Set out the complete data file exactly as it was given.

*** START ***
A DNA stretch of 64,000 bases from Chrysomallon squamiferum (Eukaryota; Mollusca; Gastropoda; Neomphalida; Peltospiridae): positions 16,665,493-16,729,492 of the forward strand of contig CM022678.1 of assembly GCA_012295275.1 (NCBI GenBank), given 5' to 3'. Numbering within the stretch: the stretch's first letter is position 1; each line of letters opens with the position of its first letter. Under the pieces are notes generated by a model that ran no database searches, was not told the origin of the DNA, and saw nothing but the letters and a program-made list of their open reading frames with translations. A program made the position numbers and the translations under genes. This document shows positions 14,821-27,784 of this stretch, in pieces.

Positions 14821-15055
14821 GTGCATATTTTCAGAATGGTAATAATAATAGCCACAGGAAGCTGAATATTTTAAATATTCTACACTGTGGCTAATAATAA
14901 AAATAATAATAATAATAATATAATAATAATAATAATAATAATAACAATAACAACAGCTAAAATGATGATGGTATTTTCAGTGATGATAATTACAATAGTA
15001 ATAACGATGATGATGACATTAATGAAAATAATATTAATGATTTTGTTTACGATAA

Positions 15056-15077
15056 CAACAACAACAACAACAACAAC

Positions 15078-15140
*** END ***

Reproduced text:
A DNA stretch of 64,000 bases from Chrysomallon squamiferum (Eukaryota; Mollusca; Gastropoda; Neomphalida; Peltospiridae): positions 16,665,493-16,729,492 of the forward strand of contig CM022678.1 of assembly GCA_012295275.1 (NCBI GenBank), given 5' to 3'. Numbering within the stretch: the stretch's first letter is position 1; each line of letters opens with the position of its first letter. Under the pieces are notes generated by a model that ran no database searches, was not told the origin of the DNA, and saw nothing but the letters and a program-made list of their open reading frames with translations. A program made the position numbers and the translations under genes. This document shows positions 14,821-27,784 of this stretch, in pieces.

Positions 14821-15055
14821 GTGCATATTTTCAGAATGGTAATAATAATAGCCACAGGAAGCTGAATATTTTAAATATTCTACACTGTGGCTAATAATAA
14901 AAATAATAATAATAATAATATAATAATAATAATAATAATAATAACAATAACAACAGCTAAAATGATGATGGTATTTTCAGTGATGATAATTACAATAGTA
15001 ATAACGATGATGATGACATTAATGAAAATAATATTAATGATTTTGTTTACGATAA

Positions 15056-15077
15056 CAACAACAACAACAACAACAAC

Positions 15078-15140